The United States SEC has delayed approving an ETF tied to Bitcoin but said it is open to granting one tied to Bitcoin futures
Michael Sonnenshein, CEO of Grayscale Investments, believes that the US Securities and Exchange Commission (SEC) is shortsighted regarding its take on the Bitcoin exchange-traded funds (ETFs) currently filed by investment firms in the country.
The SEC is yet to approve a single Bitcoin or Ether ETF. However, the regulatory agency has stated that it is open to approving an ETF tied to Bitcoin futures rather than one that directly tracks the prices of the cryptocurrencies.
Sonnenshein said it would be a mistake for the SEC to approve Bitcoin futures ETFs ahead of those that track the direct performance of the cryptocurrencies. He told CNBC Squawk Box that “It would be shortsighted of the SEC to allow a futures-based product into the market before a spot product. They really should be allowing both products into the market at the same time and let investors choose which way they want.”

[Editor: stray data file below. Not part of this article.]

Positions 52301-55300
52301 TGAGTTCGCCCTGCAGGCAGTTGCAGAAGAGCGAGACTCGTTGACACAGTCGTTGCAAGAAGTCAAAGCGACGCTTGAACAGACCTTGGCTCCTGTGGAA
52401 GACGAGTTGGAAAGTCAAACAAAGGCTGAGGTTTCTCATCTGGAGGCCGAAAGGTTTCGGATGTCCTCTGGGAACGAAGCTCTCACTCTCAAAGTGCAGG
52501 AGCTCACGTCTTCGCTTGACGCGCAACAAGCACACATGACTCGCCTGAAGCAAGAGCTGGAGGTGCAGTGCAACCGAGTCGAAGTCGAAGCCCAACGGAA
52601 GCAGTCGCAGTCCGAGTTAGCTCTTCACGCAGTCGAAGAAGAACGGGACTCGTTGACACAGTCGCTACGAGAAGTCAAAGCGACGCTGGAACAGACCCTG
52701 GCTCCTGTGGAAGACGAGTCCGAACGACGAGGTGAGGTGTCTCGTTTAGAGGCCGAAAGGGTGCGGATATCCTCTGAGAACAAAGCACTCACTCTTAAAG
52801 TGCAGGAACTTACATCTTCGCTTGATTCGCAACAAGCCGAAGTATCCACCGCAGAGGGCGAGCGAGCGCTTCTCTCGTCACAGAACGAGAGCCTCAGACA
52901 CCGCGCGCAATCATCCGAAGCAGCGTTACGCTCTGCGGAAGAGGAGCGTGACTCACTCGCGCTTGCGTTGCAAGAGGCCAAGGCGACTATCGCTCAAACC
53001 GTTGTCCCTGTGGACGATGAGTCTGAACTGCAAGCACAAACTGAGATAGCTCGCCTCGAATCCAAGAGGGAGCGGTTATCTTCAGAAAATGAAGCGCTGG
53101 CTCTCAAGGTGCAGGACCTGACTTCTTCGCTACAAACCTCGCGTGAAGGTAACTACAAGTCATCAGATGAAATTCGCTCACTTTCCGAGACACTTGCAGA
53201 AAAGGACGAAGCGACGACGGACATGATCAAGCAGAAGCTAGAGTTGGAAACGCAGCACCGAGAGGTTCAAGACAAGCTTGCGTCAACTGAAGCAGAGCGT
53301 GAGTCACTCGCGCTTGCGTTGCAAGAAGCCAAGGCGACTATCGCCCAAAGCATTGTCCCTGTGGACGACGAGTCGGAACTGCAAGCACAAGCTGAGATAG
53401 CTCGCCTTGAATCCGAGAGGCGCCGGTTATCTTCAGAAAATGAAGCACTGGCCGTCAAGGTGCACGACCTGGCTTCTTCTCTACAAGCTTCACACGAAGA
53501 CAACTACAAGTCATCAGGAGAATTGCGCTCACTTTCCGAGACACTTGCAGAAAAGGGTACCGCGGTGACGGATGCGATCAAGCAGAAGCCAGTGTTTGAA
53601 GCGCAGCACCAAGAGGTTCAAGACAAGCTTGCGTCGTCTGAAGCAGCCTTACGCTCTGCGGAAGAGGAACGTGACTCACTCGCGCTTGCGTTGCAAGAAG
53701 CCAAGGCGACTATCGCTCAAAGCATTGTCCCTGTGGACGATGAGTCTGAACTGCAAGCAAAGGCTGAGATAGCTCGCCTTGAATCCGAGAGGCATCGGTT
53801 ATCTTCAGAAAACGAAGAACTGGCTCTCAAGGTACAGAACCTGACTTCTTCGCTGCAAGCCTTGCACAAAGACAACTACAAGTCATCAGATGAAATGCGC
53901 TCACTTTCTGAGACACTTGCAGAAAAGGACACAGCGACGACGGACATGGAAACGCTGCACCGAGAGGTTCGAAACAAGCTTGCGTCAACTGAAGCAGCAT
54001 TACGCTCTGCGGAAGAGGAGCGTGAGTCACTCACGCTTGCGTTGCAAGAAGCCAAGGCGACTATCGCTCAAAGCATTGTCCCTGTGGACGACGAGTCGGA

Grayscale is one of the largest fund managers in the cryptocurrency space, controlling billions of dollars in assets under management. The firm’s success in managing cryptocurrency funds has seen it work towards converting its Grayscale Bitcoin Trust (GBTC) into a Bitcoin ETF.
However, the SEC chair Gary Gensler pointed out last month that the regulator is open to approving ETF applications that are tied to Bitcoin futures ahead of those tracking Bitcoin’s spot price. According to Grayscale’s CEO, the launch of a Bitcoin futures ETF would cost investors more in terms of fees due to the expenses involved in rolling over futures after they expire.
Furthermore, he pointed out that the futures-based ETF would move funds away from the flagship Grayscale product. “If a futures-based ETF comes to market without the ability for GBTC to convert to an ETF, it has the potential to harm investors who hold tens of billions of dollars worth of GBTC today outright, as well as the investors who have exposure to GBTC inside mutual funds, retirement accounts and other places,” Sonnenshein concluded.